I’m more of a “there but for the grace of god go I” but I suspect that has come with age.

    8
  18. al Ameda says:

    I am a native San Franciscan, a Bay Area Resident for most of my life. I have a lot of respect for Dianne Feinstein. Basically, she’s a centrist Democrat, a kind of throwback to a time when it was still possible for centrist politicians of both parties to be elected around the Bay – Dianne, and Republicans like Pete McCloskey and Tom Campbell.

    She took the reins in San Francisco in at an incredibly hard time in 1978, when the city was shattered by the assassinations of Mayor George Moscone and Supervisor Harvey Milk, and by the mass murder/suicide in Jonestown by a Rev Jim Jones, a charismatic narcissist who was well connected to the San Francisco political establishment. In a way, psychologically, it felt like the city was in post war Dresden condition – smoldering ashes. She took over and with a firm steady hand, guided the city through a terrible time.

    All that said, at 87 and coming off what I think was a basic mishandling of the sexual misconduct allegations at the Kavanaugh Hearings, I think its obvious that Dianne has lost a few steps in the past 36 months. Dianne’s time is over, her term is up in 2022. As Charles Barkley says, no one beats Father Time.

    An aside, I think Rep. Katie Porter has to be considered an early favorite, although her House seat in Irvice CA is no guarantee.

    10
  19. just nutha says:

    @James Joyner: Certainly a good point, but in 1992, I was still pretty conservative by comparison to even my conservative peers. By the time that I had gotten to Korea in 2007, my adult students were noting that the same basic world view I’d had since I was younger was “pretty liberal, for an older person.”

    1
  20. James Joyner says:

    @MarkedMan:

    Certainly my daughter and I are equally passionate about politics, but I have a much more nuanced view of human behavior and motivations, whereas she has more of an on-off switch approach.

    Oh, absolutely. At 55, I have a whole lot more nuanced view than I did at 35—or that my 21-year-old college senior stepdaughter has now. And it’s possible that, if I live to 85, my worldview will have expanded further. But it’s more likely that “new” developments will be increasingly hard for me to adjust to.

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  21. Teve says:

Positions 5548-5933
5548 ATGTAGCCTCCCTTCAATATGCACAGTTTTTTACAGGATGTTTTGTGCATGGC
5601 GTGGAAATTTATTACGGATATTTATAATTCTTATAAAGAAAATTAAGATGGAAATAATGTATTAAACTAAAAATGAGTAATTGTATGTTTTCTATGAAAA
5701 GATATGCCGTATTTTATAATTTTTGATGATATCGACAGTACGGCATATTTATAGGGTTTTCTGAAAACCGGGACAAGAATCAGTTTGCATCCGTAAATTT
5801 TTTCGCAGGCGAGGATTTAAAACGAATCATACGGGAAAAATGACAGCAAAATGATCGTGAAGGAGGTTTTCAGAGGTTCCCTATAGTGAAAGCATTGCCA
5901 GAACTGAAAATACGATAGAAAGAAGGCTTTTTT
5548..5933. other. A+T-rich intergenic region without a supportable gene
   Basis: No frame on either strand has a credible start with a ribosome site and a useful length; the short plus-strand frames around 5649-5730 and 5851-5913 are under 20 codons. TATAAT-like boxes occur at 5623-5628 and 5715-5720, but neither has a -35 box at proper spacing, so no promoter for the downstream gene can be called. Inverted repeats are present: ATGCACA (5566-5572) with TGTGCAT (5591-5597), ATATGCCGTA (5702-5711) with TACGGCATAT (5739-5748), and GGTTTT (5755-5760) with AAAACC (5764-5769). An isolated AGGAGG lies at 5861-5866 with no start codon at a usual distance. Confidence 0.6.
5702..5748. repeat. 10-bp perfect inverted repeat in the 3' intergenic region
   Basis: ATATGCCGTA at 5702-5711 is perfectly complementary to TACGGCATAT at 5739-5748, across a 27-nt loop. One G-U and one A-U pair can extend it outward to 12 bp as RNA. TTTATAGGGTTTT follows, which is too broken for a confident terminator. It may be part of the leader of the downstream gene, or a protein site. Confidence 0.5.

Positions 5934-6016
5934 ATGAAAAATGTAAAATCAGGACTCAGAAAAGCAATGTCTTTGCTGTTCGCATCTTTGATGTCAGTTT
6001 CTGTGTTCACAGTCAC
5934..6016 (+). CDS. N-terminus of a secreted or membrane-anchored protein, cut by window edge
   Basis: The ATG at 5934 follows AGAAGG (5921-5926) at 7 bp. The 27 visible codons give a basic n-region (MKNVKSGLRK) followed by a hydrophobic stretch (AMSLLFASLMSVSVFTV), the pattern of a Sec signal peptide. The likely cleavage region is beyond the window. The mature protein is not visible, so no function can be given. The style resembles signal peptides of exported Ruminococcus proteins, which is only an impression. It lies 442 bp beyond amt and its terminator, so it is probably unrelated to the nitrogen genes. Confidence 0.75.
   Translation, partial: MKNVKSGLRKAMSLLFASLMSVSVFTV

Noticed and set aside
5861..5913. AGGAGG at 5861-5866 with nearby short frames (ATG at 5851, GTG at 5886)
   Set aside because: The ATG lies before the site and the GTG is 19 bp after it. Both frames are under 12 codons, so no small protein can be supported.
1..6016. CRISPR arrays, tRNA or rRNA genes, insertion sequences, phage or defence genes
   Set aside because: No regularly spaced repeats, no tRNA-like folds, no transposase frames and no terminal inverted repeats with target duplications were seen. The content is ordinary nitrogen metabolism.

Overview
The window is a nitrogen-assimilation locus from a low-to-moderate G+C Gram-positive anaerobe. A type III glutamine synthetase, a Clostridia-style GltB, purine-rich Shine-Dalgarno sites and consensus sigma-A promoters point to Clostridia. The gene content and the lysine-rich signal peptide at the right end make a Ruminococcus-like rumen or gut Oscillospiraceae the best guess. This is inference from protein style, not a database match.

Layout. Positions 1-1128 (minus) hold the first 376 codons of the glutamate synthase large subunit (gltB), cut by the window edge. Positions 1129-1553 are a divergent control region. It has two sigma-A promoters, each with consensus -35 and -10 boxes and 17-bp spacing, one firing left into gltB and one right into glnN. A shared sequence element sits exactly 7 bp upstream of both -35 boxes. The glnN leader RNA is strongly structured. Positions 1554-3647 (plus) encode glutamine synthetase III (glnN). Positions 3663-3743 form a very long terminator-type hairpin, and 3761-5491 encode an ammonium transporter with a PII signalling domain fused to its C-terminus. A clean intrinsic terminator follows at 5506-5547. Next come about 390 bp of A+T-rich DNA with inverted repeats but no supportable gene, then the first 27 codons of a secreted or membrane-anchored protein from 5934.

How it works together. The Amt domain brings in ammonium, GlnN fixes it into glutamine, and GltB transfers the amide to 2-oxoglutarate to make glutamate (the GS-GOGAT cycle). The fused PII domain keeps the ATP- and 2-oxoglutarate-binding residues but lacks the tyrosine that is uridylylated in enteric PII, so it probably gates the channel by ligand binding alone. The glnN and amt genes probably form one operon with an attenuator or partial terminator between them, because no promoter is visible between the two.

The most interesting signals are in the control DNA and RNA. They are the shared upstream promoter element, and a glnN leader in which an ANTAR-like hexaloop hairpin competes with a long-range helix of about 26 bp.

Progressive Punch rates her as the 34th most liberal senator.

    2
  22. MarkedMan says:

    @James Joyner: I hear you. Sometimes I think about what might one day become acceptable that I would just be unable to accept myself. There are glimmerings. There is a constant assault on freedom of speech from the moralists and absolutists of every political persuasion. If the right manages to get a constitutional amendment to make it illegal to speak against Christianity I’ll fight it and feel noble, but if the left manages an amendment to criminalize speech that makes people feel “unsafe”, well, I’ll fight it just as much but suspect that given my friends and family I could end up being the bigot uncle at the Thanksgiving table. C’est le guerre.

    4
  23. Gustopher says:

    @James Joyner:

    But, aside from energy/health/mental acuity, etc. the related thing (that I’ve also written about more than once) is that the passage of time means that people who were once fairly liberal become moderates and eventually fossils. Their views just don’t update fast enough to keep up with social mores.

    I don’t think that’s true. You either believe people should be equal and free to do what they want, or you don’t.

    The former group’s beliefs age just fine, with the exception of some antiquated terms, and occasionally needing someone to say “look at this… use your eyes to look at this, and then use that big brain of yours to think about whether it is wrong, even though it’s been happening your entire life.” They can be prodded along, with young folks rolling their eyes a bit.

    That latter group are just going to get worse and worse.